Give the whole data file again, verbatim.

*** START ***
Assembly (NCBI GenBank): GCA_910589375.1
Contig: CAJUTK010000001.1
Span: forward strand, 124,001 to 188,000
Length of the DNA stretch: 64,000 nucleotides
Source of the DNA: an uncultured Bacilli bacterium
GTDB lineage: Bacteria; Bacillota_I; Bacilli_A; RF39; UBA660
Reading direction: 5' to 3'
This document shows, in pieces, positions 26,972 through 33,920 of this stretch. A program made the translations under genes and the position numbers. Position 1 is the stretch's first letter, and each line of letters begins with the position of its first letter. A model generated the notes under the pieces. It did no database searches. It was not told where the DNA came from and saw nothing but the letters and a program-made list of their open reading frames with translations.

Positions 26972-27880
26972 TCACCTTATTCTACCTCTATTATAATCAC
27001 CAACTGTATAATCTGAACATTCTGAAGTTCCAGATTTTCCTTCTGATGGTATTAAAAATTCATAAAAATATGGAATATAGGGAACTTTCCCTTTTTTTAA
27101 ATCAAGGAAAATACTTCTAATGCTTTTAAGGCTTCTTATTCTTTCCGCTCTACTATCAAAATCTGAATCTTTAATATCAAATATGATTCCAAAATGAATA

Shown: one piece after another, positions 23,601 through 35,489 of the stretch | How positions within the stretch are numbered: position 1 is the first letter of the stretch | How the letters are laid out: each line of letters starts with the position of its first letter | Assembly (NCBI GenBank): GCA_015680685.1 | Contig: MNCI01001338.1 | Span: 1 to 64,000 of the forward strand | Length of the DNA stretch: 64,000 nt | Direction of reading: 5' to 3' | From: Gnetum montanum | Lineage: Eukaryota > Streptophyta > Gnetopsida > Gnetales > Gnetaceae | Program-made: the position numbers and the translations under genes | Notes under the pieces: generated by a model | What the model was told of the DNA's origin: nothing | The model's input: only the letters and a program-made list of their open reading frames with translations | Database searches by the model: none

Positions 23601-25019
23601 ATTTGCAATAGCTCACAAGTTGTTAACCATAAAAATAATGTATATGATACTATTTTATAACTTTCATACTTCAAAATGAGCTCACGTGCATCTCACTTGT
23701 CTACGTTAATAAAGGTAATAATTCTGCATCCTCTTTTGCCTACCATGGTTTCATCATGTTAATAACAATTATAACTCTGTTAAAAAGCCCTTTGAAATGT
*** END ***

Assembly (NCBI GenBank): GCA_910589375.1
Contig: CAJUTK010000001.1
Span: forward strand, 124,001 to 188,000
Length of the DNA stretch: 64,000 nucleotides
Source of the DNA: an uncultured Bacilli bacterium
GTDB lineage: Bacteria; Bacillota_I; Bacilli_A; RF39; UBA660
Reading direction: 5' to 3'
This document shows, in pieces, positions 26,972 through 33,920 of this stretch. A program made the translations under genes and the position numbers. Position 1 is the stretch's first letter, and each line of letters begins with the position of its first letter. A model generated the notes under the pieces. It did no database searches. It was not told where the DNA came from and saw nothing but the letters and a program-made list of their open reading frames with translations.

Positions 26972-27880
26972 TCACCTTATTCTACCTCTATTATAATCAC
27001 CAACTGTATAATCTGAACATTCTGAAGTTCCAGATTTTCCTTCTGATGGTATTAAAAATTCATAAAAATATGGAATATAGGGAACTTTCCCTTTTTTTAA
27101 ATCAAGGAAAATACTTCTAATGCTTTTAAGGCTTCTTATTCTTTCCGCTCTACTATCAAAATCTGAATCTTTAATATCAAATATGATTCCAAAATGAATA

Shown: one piece after another, positions 23,601 through 35,489 of the stretch | How positions within the stretch are numbered: position 1 is the first letter of the stretch | How the letters are laid out: each line of letters starts with the position of its first letter | Assembly (NCBI GenBank): GCA_015680685.1 | Contig: MNCI01001338.1 | Span: 1 to 64,000 of the forward strand | Length of the DNA stretch: 64,000 nt | Direction of reading: 5' to 3' | From: Gnetum montanum | Lineage: Eukaryota > Streptophyta > Gnetopsida > Gnetales > Gnetaceae | Program-made: the position numbers and the translations under genes | Notes under the pieces: generated by a model | What the model was told of the DNA's origin: nothing | The model's input: only the letters and a program-made list of their open reading frames with translations | Database searches by the model: none

Positions 23601-25019
23601 ATTTGCAATAGCTCACAAGTTGTTAACCATAAAAATAATGTATATGATACTATTTTATAACTTTCATACTTCAAAATGAGCTCACGTGCATCTCACTTGT
23701 CTACGTTAATAAAGGTAATAATTCTGCATCCTCTTTTGCCTACCATGGTTTCATCATGTTAATAACAATTATAACTCTGTTAAAAAGCCCTTTGAAATGT